OFI’s most recently established orangutan release sites are both located in forest to the east of Tanjung Puting National Park in the Seruyan Regency.
Camp Kerantungan, or Camp Hanau as it is often called, is located in Hanau district. This camp was originally one of the series of patrol posts that OFI built around and within Tanjung Puting National Park. The post was identified as a choice release location for proximity to a large corridor of forest that ultimately connects to the forests of the National Park. In 2008 the post was expanded to support more full time staff as well as accommodate further supplies needed to feed both staff and the new incoming orangutans.
Since 2008 OFI has released over twenty orangutans at Camp Kerantungan, some of which still come to the feeding station and many others who have made their way back into the forest. Several released females have made the forest near camp home and have settled down to raise offspring. Daily feedings are offered which allow OFI staff to monitor the health and wellbeing of all the orangutans who pass through. Both wild male and female orangutans have been seen near Camp Kerantungan. They even come to feedings during low fruit season in the forests nearby.
Camp Seluang Mas
Camp Seluang Mas is OFI’s newest orangutan release site. It was built in 2012 with support from OFI’s Indonesian partners. Built five kilometers southeast of Camp Kerantungan, Camp Seluang Mas is also on the edge of the Seruyan forest, a peatswamp forest that stretches south along the eastern border of the National Park.
The first six orangutans were released at Camp Seluang Mas as part of OFI’s “Friends of the Orangutan” program. Among those present was the Seruyan Regent and the Minister of Forestry for the Republic of Indonesia who has been very supportive of OFI’s programs.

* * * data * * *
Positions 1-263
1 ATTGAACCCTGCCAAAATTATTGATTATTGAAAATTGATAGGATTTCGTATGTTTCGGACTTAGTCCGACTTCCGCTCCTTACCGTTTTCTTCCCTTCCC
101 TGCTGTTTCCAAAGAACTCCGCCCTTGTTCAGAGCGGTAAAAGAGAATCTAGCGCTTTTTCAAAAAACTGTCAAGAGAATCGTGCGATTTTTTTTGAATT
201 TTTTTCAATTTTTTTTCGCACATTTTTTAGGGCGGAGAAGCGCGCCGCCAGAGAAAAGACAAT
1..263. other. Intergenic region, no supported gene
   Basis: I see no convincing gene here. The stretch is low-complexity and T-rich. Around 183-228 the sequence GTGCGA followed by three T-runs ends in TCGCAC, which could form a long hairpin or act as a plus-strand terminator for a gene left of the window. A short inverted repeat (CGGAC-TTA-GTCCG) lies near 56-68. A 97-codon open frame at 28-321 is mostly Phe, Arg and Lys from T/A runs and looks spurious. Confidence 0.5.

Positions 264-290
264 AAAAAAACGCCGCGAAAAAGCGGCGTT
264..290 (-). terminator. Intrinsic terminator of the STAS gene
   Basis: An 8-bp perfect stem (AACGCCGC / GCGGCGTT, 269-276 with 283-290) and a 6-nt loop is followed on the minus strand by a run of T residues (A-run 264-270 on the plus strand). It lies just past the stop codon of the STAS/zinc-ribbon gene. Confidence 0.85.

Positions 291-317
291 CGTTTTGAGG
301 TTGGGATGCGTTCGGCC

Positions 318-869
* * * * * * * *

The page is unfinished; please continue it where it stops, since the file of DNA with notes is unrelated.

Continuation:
In total 32 ex-captive orangutans as well as two translocated wild orangutans have been released into the forest surrounding Camp Seluang Mas. (Other translocated wild orangutans have been re-located into other forests). Comprising mostly of adolescent and sub-adult males and females, the wild born ex-captive orangutans from the Care Center at Seluang Mas now make up a generally friendly community around the camp. Several of the sub-adult males have ventured far into the forest as is natural for this nomadic stage of their lives. However, OFI’s camp staff are still monitoring most of the newly released orangutans. They all forage for wild foods, construct night nests in the canopy, and display normal social behavior. As benefits their adolescent and subadult status, the released orangutans are relatively gregarious. Camp Seluang Mas orangutans have access to daily feedings. This helps allow OFI staff to keep track of orangutan health and activity in the area. One subadult male, one of our first releases, returned to Seluang Mas after a two year absence, looking magnificent from his years in the forest.
Photos of the current release sites
Camp Kerantungan and Camp Seluang Mas still serve as patrol posts and bases for OFI staff to conduct outreach to local communities and plantation workers who may encounter either wild or released ex-captive orangutans. Good natured communication with people to the east of the release forests has been a major factor in OFI’s successful rescue and release programs in the area. Constant threats to the forest in the area include encroachment by local farmers and palm oil companies, forest fires, and illegal logging. Our camps are a constant reminder of OFI’s presence in the area. This helps prevent potential threats to the forest.
Approximately once every two weeks OFI brings in supplies including two pickup trucks full of fruit and vegetables for the daily orangutan feedings.